example
Example

50, 90

20 70 120, 150

10 30, 40 60 80 100, 110 130,140 160

Nodes with 2 children must have 1 item

Nodes with 3 children must have 2 items

Leaves may contain 1 or 2 items

Advanced Trees (Part I)

traversal
Traversal

50, 90

20 70 120, 150

10 30, 40 60 80 100, 110 130, 140 160

Inorder traversal is same as BST,

But have to also take care of two value nodes and middle trees.

Advanced Trees (Part I)

retrieval
Retrieval

50, 90

20 70 120, 150

10 30, 40 60 80 100, 110 130, 140 160

Find the value 80

Find the value 140

Find the value 95

Advanced Trees (Part I)

insertion into 2 3 search tree
Insertion into 2-3 Search Tree
  • Find where it would belong
  • If leaf has 1 value, add as second value
  • If leaf has 2 values:
    • split into leaves
    • give parent middle value
    • if parent now has 3 values,
    • split, and move middle value up

Advanced Trees (Part I)

slide16
Now insert 60…

Advanced Trees (Part I)

slide17
60 Inserted:

Insert 30…

Advanced Trees (Part I)

slide18
Now insert 100…

Advanced Trees (Part I)

slide20
Now insert 50…

Advanced Trees (Part I)

slide21
50 Inserted

Now insert 70…

Advanced Trees (Part I)

slide22
Now insert 90…

Advanced Trees (Part I)

slide23
90 Inserted

Advanced Trees (Part I)

deletion from a 2 3 tree
Deletion from a 2-3 Tree
  • Locate
  • If internal node, find successor and swap
  • if leaf contains more than 1 value, delete
  • else if left has 1 value, but sibling contains more than 1 value, redistribute values
  • if no sibling has 2 values, merge and bring down value and recurse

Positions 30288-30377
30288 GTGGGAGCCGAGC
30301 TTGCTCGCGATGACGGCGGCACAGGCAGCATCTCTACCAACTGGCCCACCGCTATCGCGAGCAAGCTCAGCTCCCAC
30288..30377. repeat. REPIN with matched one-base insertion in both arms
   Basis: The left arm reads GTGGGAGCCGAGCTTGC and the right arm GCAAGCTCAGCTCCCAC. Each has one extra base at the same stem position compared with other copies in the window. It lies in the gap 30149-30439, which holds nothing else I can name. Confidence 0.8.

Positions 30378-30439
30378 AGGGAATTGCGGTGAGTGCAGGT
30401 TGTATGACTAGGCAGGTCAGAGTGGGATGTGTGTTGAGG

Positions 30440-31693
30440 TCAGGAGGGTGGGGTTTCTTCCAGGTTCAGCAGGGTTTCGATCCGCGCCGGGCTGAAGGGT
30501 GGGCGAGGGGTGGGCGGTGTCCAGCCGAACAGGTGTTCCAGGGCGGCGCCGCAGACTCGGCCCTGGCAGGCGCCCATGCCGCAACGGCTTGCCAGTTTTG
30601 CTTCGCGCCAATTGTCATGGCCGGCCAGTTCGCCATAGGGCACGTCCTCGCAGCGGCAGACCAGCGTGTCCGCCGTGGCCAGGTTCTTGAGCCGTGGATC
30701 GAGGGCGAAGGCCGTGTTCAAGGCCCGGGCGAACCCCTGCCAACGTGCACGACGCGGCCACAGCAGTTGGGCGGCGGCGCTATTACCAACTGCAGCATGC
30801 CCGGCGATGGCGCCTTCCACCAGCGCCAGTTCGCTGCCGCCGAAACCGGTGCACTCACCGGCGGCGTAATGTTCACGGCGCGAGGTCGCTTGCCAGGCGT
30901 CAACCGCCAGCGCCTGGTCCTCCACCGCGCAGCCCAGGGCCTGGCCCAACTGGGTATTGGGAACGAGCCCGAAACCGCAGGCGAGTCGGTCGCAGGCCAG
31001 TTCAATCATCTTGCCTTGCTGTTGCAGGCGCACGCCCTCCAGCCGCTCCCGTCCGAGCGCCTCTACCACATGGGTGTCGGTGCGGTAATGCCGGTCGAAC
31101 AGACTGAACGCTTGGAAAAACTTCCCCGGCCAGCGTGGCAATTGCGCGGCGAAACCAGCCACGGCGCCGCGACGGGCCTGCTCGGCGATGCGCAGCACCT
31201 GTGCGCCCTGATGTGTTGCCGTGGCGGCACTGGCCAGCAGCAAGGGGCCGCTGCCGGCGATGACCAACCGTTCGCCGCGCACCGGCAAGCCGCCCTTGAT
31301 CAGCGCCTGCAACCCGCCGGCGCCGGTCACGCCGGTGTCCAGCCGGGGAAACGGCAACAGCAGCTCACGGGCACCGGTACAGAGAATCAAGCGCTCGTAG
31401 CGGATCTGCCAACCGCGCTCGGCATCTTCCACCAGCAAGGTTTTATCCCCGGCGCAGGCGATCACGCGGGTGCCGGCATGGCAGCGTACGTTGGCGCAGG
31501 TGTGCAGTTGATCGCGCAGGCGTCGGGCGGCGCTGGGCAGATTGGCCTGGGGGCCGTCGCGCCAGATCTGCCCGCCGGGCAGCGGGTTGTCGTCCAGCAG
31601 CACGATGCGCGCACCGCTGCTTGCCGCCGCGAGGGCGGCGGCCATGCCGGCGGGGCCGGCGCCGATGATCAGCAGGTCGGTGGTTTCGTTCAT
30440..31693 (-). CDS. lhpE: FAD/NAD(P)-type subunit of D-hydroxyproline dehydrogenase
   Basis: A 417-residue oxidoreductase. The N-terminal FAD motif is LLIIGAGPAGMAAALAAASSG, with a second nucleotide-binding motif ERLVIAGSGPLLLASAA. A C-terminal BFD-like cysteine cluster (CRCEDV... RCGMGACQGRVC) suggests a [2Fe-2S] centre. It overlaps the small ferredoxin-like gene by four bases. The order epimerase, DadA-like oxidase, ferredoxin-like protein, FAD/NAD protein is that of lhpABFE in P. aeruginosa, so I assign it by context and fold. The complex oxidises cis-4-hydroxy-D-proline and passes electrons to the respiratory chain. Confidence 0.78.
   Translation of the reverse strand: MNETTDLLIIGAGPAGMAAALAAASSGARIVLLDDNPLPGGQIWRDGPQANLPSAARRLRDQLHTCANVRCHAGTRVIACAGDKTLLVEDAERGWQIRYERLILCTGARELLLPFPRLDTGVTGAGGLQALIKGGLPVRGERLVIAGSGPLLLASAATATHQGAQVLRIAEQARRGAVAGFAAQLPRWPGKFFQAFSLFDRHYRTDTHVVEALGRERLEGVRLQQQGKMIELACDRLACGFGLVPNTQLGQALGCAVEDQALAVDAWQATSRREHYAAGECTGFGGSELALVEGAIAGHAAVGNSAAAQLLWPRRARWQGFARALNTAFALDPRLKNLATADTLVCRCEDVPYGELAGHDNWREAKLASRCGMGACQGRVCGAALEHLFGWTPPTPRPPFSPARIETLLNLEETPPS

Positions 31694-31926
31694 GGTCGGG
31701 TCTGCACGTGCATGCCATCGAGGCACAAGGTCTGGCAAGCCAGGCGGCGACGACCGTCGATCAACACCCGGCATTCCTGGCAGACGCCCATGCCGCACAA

Advanced Trees (Part I)

slide25
Delete 70…

Advanced Trees (Part I)

slide28
Now delete 100…

Advanced Trees (Part I)

slide30
Now delete 80…

Advanced Trees (Part I)

tries lexicographical search tree
Tries – Lexicographical Search Tree
  • Name comes from middle letters of word “retrieval”, rhymes with “pie”
  • Represents strings of any type such as characters
  • Each path from root to a leaf is one word
  • To avoid confusion, can use endmarker symbol $

Advanced Trees (Part I)

preprocessing strings
Preprocessing the pattern speeds up pattern matching queries

After preprocessing the pattern, KMP’s algorithm performs pattern matching in time proportional to the text size

If the text is large, immutable and searched for often (e.g., works by Shakespeare), we may want to preprocess the text instead of the pattern

A trie is a compact data structure for representing a set of strings, such as all the words in a text

A tries supports pattern matching queries in time proportional to the pattern size

Preprocessing Strings

Advanced Trees (Part I)

definition of trie
Definition of Trie
  • A trie of order m is either empty or consists of an ordered sequence of exactly m tries of order m.

S

T

I

H

I

E

I

N

N

$

S

N

N

$

G

$

$

$

$

$

Advanced Trees (Part I)

standard trie 1
Standard Trie (1)
  • The standard trie for a set of strings S is an ordered tree such that:
    • Each node but the root is labeled with a character
    • The children of a node are alphabetically ordered
    • The paths from the external nodes to the root yield the strings of S
  • Example: standard trie for the set of strings

S = { bear, bell, bid, bull, buy, sell, stock, stop }